Itinerary management software will augment the capabilities of your GDS by improving the quality and frequency of communications to the end-user. This enhances overall usability by ensuring that multiple business travel itineraries are seamlessly updated across all platforms, both on- and offline.
There are 5 important considerations before entering the implementation phase.
1. Think beyond responsive technology
Think of the actual planning of data requirements that cater to the user’s current situation. For example, a traveller will most likely check for possible flight delays on an itinerary app on the way to the airport, whereas document delivery such as booking confirmations and e-tickets could be issued by email. One doesn’t preclude the other, but planning data requirements early in the implementation process will ensure the desired outcome of the IMS and make for a consistent user experience.
2. Choose data sources carefully by asking relevant questions, such as:
- Can the IMS cope with frequent itinerary updates and/or cancellations?
- Will the information flow through to the traveller or travel arranger in a timely manner?
- Can the booking be processed automatically, or will the consultant need to intervene manually?
Choice of data source will ultimately determine if the IMS delivers its service definition.
3. Does your system need to differentiate between travellers and travel arrangers?
PAs and travel arrangers often need access to much more information than the traveller does. Arrangers will most likely be working with budgets and need to identify flights, hotel rooms, ground transport and other bookings that meet the needs of the traveller. It’s therefore essential that your IMS identify each user and communicate with them based on their role.
4. Consider how your IMS will introduce and integrate passive segments into the system.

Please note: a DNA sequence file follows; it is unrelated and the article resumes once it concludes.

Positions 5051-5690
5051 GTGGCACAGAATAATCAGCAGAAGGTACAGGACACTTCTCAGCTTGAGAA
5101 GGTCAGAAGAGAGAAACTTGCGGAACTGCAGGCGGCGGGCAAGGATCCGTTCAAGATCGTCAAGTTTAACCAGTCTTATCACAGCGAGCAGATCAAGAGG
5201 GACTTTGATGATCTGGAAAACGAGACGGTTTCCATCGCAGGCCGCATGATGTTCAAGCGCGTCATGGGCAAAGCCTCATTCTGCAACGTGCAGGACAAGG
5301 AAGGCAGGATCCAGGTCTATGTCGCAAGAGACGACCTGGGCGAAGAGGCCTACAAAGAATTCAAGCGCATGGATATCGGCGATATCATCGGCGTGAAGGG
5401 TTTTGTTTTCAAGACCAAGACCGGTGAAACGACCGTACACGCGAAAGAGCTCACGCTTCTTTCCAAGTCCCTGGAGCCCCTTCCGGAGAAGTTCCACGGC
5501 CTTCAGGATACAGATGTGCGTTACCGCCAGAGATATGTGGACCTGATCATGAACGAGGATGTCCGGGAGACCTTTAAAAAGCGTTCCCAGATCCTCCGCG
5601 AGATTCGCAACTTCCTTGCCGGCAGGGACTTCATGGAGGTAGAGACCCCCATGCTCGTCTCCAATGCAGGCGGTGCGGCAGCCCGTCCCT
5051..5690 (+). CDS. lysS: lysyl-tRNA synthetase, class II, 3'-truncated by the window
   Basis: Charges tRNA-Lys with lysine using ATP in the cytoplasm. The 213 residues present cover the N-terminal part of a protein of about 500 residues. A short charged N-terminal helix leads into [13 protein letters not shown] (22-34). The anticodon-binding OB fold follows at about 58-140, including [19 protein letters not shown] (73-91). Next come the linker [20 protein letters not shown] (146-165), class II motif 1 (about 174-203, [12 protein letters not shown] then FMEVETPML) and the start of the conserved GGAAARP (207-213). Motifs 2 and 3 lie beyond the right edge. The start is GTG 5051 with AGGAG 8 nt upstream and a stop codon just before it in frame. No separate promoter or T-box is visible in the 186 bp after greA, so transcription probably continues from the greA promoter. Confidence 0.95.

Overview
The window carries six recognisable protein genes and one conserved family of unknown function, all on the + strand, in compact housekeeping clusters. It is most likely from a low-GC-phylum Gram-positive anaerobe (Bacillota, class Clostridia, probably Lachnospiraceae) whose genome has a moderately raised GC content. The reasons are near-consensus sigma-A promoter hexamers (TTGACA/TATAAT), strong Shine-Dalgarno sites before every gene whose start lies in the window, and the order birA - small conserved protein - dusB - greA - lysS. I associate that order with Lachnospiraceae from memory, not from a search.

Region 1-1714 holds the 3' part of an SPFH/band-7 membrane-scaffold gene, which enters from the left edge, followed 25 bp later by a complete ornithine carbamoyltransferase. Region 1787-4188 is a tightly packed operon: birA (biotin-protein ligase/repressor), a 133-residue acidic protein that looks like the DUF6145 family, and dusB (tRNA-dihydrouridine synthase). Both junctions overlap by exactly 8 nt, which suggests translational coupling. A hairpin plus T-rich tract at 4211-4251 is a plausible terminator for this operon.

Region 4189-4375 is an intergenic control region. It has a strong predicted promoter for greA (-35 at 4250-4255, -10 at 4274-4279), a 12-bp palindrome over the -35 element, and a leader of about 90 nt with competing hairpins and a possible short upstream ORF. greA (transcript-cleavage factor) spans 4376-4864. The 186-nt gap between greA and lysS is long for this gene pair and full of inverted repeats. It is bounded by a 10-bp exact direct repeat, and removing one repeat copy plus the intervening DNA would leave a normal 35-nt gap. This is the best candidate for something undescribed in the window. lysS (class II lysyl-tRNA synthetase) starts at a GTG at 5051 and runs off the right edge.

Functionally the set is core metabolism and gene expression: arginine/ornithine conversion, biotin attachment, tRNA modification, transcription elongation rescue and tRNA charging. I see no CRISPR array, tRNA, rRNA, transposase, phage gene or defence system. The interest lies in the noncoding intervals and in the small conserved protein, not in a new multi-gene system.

Any IMS will process active segments easily, but passive bookings tend to be handled in very different ways depending on the agency – and sometimes even within an agency. Since it’s also possible for passive segments to originate from an outside source – for example, if the traveller herself makes a booking that needs to be introduced into the itinerary – defining parsing rules upfront will create a seamless and coherent communication for both the arranger and the traveller. It’s highly advisable, therefore, that someone on the project team understands how these aspects of a booking are made, and how they should be integrated into the Itinerary Management System.
5. Agree in advance the scope for making changes to the booking process.
Changes and cancellations are part of the territory of modern travel, and should be handled so they don’t interrupt the experience your IMS delivers to the end user. Working out in advance how changes are to be administered and communicated will protect the traveller from a frustrating and disjointed experience, which will ultimately be a reflection of your service. Business travellers expect more.
There is no textbook for implementing Itinerary Management Systems, but in our experience these are the 5 most important considerations.
This ‘time-well-spent’ upfront will make all the difference to the most valuable person in your business – your customer.